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# Partial pressure of immiscible liquids

Let ‘A’ and ‘B’ be the two volatile and immiscible liquids; pA and pB be the partial pressures of ‘A’ and ‘B’ respectively.

Then pA/pB = MA/MB

where mA and mB are molar concentrations of ‘A’ and ‘B’ respectively.

pA/pB = WA/mA/WB/mB

Where WA, WB are weights of ‘A’ and ‘B’ and mA, mB are molecular weights of ‘A’ and ‘B’ respectively.

Example:

Phenol associated in benzene to a certain extent for a dimer. A solution containing 20 × 10−3 kg of phenol in 1.0 kg of benzene has its freezing point decreased by 0.69 K. Calculate the fraction of the phenol that has dimerised. (Kf of benzene is 5.12oK kg mol−1)

Solution:

Observed mol. mass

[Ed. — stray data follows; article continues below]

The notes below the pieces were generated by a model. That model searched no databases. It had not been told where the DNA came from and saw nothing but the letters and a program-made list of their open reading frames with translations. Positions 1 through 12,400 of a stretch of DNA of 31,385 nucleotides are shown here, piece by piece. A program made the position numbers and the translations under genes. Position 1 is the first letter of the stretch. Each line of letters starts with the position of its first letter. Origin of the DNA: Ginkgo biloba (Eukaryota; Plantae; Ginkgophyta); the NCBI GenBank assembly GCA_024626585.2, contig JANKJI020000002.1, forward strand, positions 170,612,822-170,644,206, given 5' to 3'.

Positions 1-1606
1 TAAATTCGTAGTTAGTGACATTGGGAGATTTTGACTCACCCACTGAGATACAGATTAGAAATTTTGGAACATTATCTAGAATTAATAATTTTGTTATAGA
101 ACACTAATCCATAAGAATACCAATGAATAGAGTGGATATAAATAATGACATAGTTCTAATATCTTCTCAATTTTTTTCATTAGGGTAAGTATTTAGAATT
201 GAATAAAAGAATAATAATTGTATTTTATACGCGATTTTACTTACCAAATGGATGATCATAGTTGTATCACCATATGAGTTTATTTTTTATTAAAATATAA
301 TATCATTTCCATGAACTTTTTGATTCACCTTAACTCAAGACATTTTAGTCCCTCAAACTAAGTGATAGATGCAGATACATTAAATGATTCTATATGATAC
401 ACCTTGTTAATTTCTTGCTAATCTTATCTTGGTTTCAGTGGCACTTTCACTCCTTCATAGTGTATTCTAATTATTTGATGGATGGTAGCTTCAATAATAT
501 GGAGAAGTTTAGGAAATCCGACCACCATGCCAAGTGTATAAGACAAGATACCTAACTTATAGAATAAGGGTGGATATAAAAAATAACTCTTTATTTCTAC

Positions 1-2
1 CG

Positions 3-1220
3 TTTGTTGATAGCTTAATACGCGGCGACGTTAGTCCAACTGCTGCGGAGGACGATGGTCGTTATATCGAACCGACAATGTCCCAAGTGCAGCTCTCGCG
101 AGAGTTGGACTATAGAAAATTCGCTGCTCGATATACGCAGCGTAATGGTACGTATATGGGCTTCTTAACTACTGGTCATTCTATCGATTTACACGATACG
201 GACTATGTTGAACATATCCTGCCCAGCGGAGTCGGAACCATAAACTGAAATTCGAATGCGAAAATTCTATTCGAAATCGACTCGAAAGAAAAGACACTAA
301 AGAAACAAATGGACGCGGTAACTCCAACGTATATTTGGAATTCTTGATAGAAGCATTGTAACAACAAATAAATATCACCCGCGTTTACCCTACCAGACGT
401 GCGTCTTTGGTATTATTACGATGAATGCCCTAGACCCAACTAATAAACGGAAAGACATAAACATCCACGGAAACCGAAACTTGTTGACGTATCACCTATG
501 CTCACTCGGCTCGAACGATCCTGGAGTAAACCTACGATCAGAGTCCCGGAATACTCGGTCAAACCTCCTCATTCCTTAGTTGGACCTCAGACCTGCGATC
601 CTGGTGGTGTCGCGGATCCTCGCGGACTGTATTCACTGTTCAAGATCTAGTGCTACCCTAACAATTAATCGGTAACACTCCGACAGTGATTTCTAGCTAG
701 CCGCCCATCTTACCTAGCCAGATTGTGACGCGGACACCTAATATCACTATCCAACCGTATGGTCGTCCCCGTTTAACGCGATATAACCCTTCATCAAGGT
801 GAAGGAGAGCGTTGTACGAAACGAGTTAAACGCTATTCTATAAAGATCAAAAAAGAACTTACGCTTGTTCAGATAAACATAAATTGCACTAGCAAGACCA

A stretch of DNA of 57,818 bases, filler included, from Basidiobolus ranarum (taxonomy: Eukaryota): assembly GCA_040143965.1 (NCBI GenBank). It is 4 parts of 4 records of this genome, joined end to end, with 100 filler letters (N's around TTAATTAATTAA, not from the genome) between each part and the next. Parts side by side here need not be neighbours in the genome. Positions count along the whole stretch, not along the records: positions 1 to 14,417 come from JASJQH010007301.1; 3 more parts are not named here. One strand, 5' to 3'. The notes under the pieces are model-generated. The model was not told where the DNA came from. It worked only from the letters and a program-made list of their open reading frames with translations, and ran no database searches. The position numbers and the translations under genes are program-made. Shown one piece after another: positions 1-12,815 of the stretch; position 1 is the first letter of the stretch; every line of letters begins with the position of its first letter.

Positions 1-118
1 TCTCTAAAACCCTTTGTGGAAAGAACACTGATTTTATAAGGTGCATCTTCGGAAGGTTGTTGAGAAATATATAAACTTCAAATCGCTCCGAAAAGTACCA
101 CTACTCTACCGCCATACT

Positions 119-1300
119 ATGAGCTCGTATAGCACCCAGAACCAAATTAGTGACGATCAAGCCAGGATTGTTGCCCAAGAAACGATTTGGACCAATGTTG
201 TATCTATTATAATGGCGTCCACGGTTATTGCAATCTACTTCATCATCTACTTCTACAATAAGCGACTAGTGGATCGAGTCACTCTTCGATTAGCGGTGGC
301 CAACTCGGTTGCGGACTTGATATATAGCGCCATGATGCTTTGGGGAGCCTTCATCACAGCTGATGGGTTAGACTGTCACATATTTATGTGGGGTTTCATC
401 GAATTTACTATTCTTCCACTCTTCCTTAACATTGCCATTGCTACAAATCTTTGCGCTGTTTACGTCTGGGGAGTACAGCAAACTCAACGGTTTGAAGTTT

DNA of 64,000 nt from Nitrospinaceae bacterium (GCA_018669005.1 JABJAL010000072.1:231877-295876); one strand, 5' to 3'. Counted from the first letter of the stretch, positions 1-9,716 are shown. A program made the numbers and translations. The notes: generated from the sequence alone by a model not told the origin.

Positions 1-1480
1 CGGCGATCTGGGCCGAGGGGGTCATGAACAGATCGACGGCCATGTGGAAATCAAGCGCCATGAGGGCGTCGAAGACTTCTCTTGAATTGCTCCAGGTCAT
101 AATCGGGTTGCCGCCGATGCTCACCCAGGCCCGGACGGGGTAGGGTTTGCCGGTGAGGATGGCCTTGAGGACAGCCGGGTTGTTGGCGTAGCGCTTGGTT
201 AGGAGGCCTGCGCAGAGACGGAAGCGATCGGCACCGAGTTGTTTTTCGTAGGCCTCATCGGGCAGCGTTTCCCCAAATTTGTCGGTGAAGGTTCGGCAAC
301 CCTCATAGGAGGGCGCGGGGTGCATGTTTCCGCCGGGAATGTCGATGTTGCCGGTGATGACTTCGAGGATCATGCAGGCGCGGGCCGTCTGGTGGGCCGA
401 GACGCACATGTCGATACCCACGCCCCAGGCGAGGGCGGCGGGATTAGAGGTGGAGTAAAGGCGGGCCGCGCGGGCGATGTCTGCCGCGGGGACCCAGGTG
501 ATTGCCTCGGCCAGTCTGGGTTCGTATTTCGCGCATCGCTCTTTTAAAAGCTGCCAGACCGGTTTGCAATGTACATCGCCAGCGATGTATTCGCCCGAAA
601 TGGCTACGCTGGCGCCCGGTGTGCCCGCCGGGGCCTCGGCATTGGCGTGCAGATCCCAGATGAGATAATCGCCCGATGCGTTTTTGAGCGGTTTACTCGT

= 1000×Kf×w/W?T

= 1000×5.12×20×10–3/1×0.69 = 148.4

Normal mol. mass of phenol (C6H5OH) = 94

So Normal mol. mass/Observed mol. mass = 94/148.4

= 1 + (1/n + 1)α = 1 + (1/2 – 1)α

94/148.4 = 1–α/2

or α = 0.733 or 73.3 %

Example:

The molal depression of the freezing point in 1000 g of water is 1.86. Calculate what would be the depression of freeing point of of water when (a) 120 g of urea. (b) 117 g of sodium chloride, (c) 488.74 g of BaCl2.2H2O have been dissolved in 1000 g of water. It is assumed that sodium chloride and barium chloride are fully ionized.

Solution:

(a) Urea is a non-electrolyte. The number of particles does not change in solution.

Thus, ?T = 1000×Kf×w/W×m = 1000×1.86×120/1000×60 = 3.72oC

No. of moles of urea = 120/60 = 2

(b) No. of moles of NaCl = 117/58.5 = 2

NaCl is an electrolyte. It ionizes compeletely.

One molecule of NaCl furnishes 2 ions (one Na+ and one Cl).

Hence, the number of particles will be double as compared to urea solution.

So ?TNaCl = 2 × ?Turea = 2 ×3.72 = 6.44oC

(c) One molecule of BaCl2.2H2O furnishes three ions (one Ba2+ and two Cl)

No. of moles of BaCl2.H2O = 488.74/244.37 = 2

Hence, the number of particles will be three times as compared to the urea solution.

So ?TBaCl2 = 3?Turea = 3 × 3.72 = 11.16oC

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